Instead of offering another look at the most significant military and political events, Curiosities of the Civil War focuses on relatively unknown and obscure aspects of the war.
It is estimated that 623,000 soldiers died during the Civil War. If the June 1865 surrender of Kirby-Smith's forces is taken as the last hurrah of the Confederacy, then the war lasted almost fifty months. Fighting took place on each of the war's approximately 1,396 days from 1861 to 1865; as tabulated by Frederick H. Dyer, 10,455 military "events" took place during the war. Millions of men and thousands of encounters produced a multitude of extraordinary things.
Numerous chapters in Curiosities of the Civil War focus upon events or emphases that have been neglected-maybe because they're hard to locate. It is all but impossible to find more than an occasional reference to banishment or deportation, and major multi-volume works seldom include an index entry dealing with "hostages." Subjects such as "atrocities" and "appraisals by contemporaries," to say nothing of "Lincoln's appearance," are not found in standard Civil War encyclopedias and dictionaries.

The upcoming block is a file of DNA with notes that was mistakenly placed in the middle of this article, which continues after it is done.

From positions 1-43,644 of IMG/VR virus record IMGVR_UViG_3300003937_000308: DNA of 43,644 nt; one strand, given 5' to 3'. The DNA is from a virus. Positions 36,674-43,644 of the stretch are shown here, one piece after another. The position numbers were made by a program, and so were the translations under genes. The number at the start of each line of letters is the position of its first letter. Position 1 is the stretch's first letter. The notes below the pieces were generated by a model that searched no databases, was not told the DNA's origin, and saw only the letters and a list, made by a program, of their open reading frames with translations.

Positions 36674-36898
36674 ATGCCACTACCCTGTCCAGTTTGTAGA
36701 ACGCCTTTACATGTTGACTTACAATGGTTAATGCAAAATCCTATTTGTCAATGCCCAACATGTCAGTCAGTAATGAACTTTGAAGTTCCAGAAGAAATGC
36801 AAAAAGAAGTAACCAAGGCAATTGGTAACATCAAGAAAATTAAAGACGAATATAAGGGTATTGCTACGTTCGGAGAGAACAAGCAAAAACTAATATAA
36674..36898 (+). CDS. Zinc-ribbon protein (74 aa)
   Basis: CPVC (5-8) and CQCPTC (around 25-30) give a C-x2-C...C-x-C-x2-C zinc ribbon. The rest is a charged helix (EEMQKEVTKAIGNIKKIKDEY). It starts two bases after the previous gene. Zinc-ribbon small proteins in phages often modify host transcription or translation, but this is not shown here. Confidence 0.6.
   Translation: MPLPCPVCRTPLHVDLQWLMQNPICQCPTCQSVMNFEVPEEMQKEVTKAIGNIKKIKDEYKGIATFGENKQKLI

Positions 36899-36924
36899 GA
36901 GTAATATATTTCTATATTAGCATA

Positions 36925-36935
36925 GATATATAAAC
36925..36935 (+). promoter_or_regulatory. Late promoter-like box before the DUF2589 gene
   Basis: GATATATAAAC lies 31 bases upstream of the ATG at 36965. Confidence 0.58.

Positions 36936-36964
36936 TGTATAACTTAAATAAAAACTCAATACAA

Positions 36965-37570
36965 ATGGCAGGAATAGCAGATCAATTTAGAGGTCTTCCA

Even seasoned readers are likely to discover much that is new and fresh here. Whether you're a lifelong enthusiast or just beginning to get acquainted with the Civil War, you'll find a trove of conversation-starters here.